“Whenever Dhoni comes to his house, there are hundreds of girls who stand out and shout: ‘Dhoni, I love you.’ They create havoc,” says Dhoni’s watchman. Now his house has five security guards posted outside.

While the Home Guards were posted earlier, Jharkhand Police has taken over for the past two months. Dhoni’s brother Narendra is fed up with media queries over how much milk the family buys because of the perception that Dhoni is a milk-guzzler.

After the controversy over his new construction, his parents have become reclusive. Rumours say that Dhoni is going to have an astro-turf and synthetic pitch, as well as a bowling machine so he can practise whenever he is at home.

‘We plead with him to ride his bikes’

Dhoni’s friends swear he hasn’t changed and he hasn’t given up riding his army of bikes. “Nowadays he only takes his bike out early in the morning,” says a friend.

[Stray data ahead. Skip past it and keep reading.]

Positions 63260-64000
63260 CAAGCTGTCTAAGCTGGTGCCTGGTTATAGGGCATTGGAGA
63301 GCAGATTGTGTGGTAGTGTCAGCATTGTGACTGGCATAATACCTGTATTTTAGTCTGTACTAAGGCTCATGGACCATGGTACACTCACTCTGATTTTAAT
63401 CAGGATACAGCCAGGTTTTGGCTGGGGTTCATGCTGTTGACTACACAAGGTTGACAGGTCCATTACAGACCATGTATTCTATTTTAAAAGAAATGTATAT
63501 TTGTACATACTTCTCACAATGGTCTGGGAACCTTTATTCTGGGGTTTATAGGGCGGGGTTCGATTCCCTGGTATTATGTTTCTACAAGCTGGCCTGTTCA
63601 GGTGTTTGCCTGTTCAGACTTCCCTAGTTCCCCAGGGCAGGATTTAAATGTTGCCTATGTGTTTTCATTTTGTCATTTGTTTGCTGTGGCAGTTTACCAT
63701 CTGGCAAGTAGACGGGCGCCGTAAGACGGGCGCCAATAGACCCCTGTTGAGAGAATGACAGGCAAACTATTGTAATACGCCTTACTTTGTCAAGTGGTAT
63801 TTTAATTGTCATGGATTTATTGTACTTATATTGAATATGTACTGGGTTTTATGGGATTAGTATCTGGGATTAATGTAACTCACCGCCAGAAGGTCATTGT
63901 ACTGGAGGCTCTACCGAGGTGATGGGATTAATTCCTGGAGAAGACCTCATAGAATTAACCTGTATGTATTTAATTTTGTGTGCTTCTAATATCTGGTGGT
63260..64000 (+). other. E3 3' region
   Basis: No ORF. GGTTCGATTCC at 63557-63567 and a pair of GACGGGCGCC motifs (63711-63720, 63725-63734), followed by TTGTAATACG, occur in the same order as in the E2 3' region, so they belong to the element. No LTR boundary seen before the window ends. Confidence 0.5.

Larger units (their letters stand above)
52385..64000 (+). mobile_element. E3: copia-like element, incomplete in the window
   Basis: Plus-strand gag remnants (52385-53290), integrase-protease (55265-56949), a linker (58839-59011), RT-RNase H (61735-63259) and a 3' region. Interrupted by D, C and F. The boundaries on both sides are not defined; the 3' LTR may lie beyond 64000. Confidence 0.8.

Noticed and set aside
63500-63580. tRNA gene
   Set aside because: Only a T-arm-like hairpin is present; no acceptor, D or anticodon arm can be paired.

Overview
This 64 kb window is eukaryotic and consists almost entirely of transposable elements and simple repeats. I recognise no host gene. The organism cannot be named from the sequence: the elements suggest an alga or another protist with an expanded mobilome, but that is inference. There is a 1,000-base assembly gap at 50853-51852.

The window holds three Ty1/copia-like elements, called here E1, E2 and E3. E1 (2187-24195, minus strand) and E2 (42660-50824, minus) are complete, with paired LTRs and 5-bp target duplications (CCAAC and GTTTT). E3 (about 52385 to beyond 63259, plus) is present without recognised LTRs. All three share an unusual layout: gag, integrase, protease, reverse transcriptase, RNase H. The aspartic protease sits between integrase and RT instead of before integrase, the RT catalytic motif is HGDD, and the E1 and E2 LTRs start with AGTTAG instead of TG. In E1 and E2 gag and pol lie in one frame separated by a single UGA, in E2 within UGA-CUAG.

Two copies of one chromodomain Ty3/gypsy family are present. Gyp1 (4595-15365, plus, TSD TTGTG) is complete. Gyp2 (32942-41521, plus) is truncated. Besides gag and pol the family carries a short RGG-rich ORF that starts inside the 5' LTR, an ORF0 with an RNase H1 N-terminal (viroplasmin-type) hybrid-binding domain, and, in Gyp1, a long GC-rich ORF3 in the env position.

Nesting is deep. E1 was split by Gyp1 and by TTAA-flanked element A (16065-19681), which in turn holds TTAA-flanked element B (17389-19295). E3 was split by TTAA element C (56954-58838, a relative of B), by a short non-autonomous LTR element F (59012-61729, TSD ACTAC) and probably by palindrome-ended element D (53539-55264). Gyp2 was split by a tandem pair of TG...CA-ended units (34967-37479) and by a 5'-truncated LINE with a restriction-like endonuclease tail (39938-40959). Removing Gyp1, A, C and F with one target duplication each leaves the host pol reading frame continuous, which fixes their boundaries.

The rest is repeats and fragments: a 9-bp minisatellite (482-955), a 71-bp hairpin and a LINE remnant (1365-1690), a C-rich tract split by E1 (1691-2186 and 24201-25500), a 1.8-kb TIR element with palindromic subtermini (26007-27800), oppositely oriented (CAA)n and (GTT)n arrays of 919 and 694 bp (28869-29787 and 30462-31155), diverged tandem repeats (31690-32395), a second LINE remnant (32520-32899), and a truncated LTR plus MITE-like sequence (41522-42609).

Are they allowed to ride his super bikes? “When Mahi is not around, nobody can touch his bikes. We have to plead to allow us a ride, but he gives in,” say his friends.

Appointed One-Day captain last week, Dhoni’s friends feel it’s too early for him to lead India. “He’s just played three years of international cricket,” says Gautam. 

Dhoni the teetotaler

Is a teetotaler, but loves making pegs for his friends Has two dogs, Sam, a German shepherd and Zara, a Labrador. Sam is named from the TV show I Dream Of Jeanie and Zara after the movie Veer Zara Loves to listen to Kishore Kumar and Lata Mangeshkar Is allergic to cell phones
Loves chicken, milkshakes, ice-creams (he can eat three chocobars at a time) and chocolates but never eats curd.